“Despite our uniqueness, we’re not pretentious,” says Sous Chef Joshua Johnson. “We just want to offer the best quality service, the best quality food, and let our ingredients, our presentations, and our service speak for itself. Since we opened our doors, it’s been a straight ride to the top. We need to stay grounded and continue our day-to-day mission of making things better.”

Kai management and staff are proud of the AAA and Forbes kudos but do not intent to rest on their laurels. “Not much mention has been given to this region of the U.S. by Michelin, which also has a start rating system, but we’re looking forward to that possibility as our next goal,” says Giannotti.


Kai, the Pima word for seed, is part of the Sheraton Wild Horse Pass Resort & Spa, “a total destination resort that showcases the heritage, culture, art and legends of the Pima and Maricopa tribes,” according to Public Relations Director Stephanie Heckathorne.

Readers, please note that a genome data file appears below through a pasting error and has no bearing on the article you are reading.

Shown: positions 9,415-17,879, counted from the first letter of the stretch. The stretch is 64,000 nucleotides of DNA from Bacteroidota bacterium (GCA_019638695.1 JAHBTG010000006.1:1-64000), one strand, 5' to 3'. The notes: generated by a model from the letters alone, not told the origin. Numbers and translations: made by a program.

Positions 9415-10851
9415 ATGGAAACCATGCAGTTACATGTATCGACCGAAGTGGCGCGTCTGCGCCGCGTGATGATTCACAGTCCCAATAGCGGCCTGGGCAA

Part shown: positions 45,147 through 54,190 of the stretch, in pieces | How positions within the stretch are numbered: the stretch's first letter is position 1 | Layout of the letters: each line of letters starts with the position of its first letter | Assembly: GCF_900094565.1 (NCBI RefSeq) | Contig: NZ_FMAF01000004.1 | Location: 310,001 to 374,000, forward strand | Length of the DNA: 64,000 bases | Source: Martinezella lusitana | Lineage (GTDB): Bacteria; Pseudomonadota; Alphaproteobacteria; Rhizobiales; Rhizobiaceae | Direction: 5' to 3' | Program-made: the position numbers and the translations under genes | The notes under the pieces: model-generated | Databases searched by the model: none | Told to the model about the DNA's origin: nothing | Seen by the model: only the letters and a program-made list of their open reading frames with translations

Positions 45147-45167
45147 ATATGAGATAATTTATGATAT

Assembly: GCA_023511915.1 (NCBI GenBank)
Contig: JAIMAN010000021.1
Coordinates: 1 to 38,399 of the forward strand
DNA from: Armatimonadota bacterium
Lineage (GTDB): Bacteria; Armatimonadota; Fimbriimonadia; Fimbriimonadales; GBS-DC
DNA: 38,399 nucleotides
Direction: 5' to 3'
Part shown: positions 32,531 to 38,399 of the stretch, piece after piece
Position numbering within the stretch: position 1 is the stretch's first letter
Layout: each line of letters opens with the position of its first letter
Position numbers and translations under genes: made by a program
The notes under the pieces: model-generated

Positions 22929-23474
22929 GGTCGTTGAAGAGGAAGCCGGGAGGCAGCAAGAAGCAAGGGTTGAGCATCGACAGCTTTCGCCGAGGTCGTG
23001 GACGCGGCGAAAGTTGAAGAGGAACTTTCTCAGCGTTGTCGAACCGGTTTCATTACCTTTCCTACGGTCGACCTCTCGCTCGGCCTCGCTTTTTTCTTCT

Blending nicely with the 372,000 acres of high Sonoran desert terrain that make up the Gila River Indian Community just outside Phoenix, Arizona, the resort (on 2,400 of those acres) offers 500 culturally-themed guestrooms that reflect the traditions of local native peoples. That theme is reinforced at the Forbes Four-Star Aji Spa, the 36 holes of Troon golf, horseback adventures at Koli Equestrian Center, or on a boat cruise to Rawhide Western Theme Town and an adjacent casino.

Opened in the fall of 2002, the $170 million resort complex strives to be an authentic representation of the Gila River Indian lifestyle.

“What makes our location and services so unique is how devoted and parochial we are in our endeavors to be culturally authentic,” says cultural concierge Ginger Sunbird Martin. “It’s a privilege for our people to be able to showcase our heritage and communicate our story to the world.” Sunbird Martin, a Pima herself, also serves as liaison between the resort and the Tribe’s Cultural Theming Committee that oversees all cultural efforts from employee attire to menu tastings.

This adherence to authenticity has worked well enough that AAA has included Kai among their exclusive group of 2011 Five-Diamond restaurants in North America and the only such ranked dining establishment in Arizona. Forbes Travel Guide has also given their highest rating, a Five-Star Award, to Kai as one of only 23 similarly rated eateries in all of North America.